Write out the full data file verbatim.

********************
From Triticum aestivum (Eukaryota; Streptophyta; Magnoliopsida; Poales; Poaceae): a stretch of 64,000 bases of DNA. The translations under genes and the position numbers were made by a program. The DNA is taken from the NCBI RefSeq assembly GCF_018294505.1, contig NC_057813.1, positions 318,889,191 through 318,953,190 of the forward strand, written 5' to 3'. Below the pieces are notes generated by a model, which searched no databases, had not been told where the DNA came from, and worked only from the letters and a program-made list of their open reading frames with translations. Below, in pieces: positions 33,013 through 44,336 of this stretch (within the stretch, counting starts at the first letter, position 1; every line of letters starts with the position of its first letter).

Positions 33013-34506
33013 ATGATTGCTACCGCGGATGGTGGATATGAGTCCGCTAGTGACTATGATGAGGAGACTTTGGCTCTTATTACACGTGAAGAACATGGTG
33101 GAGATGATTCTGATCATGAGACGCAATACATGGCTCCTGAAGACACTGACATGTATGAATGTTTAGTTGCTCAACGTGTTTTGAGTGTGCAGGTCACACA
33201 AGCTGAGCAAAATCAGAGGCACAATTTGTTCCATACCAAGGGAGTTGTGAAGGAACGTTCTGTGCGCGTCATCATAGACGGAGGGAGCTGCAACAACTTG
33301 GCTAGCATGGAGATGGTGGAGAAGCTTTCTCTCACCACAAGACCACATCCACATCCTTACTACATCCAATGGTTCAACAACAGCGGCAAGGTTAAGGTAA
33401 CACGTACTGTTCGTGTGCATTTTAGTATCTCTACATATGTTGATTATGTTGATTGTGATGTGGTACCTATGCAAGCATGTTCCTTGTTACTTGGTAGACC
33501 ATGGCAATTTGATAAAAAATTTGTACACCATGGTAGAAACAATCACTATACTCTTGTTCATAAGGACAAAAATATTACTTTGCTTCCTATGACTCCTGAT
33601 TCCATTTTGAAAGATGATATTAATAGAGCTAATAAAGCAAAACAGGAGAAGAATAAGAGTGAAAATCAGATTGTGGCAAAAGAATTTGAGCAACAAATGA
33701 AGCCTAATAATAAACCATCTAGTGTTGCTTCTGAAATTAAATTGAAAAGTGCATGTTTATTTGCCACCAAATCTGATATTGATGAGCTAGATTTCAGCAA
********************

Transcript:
From Triticum aestivum (Eukaryota; Streptophyta; Magnoliopsida; Poales; Poaceae): a stretch of 64,000 bases of DNA. The translations under genes and the position numbers were made by a program. The DNA is taken from the NCBI RefSeq assembly GCF_018294505.1, contig NC_057813.1, positions 318,889,191 through 318,953,190 of the forward strand, written 5' to 3'. Below the pieces are notes generated by a model, which searched no databases, had not been told where the DNA came from, and worked only from the letters and a program-made list of their open reading frames with translations. Below, in pieces: positions 33,013 through 44,336 of this stretch (within the stretch, counting starts at the first letter, position 1; every line of letters starts with the position of its first letter).

Positions 33013-34506
33013 ATGATTGCTACCGCGGATGGTGGATATGAGTCCGCTAGTGACTATGATGAGGAGACTTTGGCTCTTATTACACGTGAAGAACATGGTG
33101 GAGATGATTCTGATCATGAGACGCAATACATGGCTCCTGAAGACACTGACATGTATGAATGTTTAGTTGCTCAACGTGTTTTGAGTGTGCAGGTCACACA
33201 AGCTGAGCAAAATCAGAGGCACAATTTGTTCCATACCAAGGGAGTTGTGAAGGAACGTTCTGTGCGCGTCATCATAGACGGAGGGAGCTGCAACAACTTG
33301 GCTAGCATGGAGATGGTGGAGAAGCTTTCTCTCACCACAAGACCACATCCACATCCTTACTACATCCAATGGTTCAACAACAGCGGCAAGGTTAAGGTAA
33401 CACGTACTGTTCGTGTGCATTTTAGTATCTCTACATATGTTGATTATGTTGATTGTGATGTGGTACCTATGCAAGCATGTTCCTTGTTACTTGGTAGACC
33501 ATGGCAATTTGATAAAAAATTTGTACACCATGGTAGAAACAATCACTATACTCTTGTTCATAAGGACAAAAATATTACTTTGCTTCCTATGACTCCTGAT
33601 TCCATTTTGAAAGATGATATTAATAGAGCTAATAAAGCAAAACAGGAGAAGAATAAGAGTGAAAATCAGATTGTGGCAAAAGAATTTGAGCAACAAATGA
33701 AGCCTAATAATAAACCATCTAGTGTTGCTTCTGAAATTAAATTGAAAAGTGCATGTTTATTTGCCACCAAATCTGATATTGATGAGCTAGATTTCAGCAA